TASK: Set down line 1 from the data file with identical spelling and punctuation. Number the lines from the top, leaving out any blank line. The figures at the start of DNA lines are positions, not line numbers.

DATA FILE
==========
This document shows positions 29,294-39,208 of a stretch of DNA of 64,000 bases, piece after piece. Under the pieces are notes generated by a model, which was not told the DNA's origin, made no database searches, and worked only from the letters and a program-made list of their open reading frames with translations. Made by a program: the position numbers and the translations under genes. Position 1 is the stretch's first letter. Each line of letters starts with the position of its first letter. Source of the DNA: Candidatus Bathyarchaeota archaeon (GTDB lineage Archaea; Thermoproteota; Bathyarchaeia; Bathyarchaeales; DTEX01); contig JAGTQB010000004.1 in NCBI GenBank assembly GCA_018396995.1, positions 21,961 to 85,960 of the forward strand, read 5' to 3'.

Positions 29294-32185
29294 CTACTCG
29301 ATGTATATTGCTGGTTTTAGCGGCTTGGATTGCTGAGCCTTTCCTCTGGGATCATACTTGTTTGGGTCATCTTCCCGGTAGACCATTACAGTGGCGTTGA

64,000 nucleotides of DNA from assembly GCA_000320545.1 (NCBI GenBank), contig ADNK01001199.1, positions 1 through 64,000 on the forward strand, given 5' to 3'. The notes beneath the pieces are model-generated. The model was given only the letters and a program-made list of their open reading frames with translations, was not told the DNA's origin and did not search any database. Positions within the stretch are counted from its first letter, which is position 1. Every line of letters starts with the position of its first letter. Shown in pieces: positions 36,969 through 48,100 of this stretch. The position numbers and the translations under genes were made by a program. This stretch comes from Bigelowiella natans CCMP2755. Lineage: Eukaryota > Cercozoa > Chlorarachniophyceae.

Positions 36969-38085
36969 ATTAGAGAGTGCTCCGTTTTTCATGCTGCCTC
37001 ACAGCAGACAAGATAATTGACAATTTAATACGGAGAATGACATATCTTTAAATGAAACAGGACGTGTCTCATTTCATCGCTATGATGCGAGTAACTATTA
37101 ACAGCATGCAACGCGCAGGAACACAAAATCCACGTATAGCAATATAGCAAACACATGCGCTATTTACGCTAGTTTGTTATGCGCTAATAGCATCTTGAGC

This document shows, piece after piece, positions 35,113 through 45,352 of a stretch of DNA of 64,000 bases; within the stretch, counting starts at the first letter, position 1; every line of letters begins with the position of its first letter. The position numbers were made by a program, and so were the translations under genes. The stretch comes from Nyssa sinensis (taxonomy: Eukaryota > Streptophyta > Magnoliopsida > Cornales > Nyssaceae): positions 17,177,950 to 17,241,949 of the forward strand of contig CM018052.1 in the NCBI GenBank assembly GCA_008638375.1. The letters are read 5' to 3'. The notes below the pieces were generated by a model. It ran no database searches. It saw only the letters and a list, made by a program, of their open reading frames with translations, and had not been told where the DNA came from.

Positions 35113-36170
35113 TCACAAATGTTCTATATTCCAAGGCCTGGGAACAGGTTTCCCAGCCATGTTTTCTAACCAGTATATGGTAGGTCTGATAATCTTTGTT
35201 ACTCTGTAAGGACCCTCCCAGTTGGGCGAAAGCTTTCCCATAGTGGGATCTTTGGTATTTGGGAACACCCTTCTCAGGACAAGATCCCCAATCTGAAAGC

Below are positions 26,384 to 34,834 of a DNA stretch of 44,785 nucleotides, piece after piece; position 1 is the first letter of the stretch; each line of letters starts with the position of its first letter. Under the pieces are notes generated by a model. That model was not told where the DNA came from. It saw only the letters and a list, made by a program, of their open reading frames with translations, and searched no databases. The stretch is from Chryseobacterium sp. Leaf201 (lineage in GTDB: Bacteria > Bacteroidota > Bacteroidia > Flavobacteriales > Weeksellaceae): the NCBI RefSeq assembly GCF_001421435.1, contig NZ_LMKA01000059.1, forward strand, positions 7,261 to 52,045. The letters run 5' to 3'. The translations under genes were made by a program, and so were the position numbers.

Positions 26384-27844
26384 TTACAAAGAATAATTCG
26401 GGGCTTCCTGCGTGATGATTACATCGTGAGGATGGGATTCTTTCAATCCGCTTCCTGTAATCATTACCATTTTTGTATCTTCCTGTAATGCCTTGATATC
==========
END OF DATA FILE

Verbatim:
This document shows positions 29,294-39,208 of a stretch of DNA of 64,000 bases, piece after piece. Under the pieces are notes generated by a model, which was not told the DNA's origin, made no database searches, and worked only from the letters and a program-made list of their open reading frames with translations. Made by a program: the position numbers and the translations under genes. Position 1 is the stretch's first letter. Each line of letters starts with the position of its first letter. Source of the DNA: Candidatus Bathyarchaeota archaeon (GTDB lineage Archaea; Thermoproteota; Bathyarchaeia; Bathyarchaeales; DTEX01); contig JAGTQB010000004.1 in NCBI GenBank assembly GCA_018396995.1, positions 21,961 to 85,960 of the forward strand, read 5' to 3'.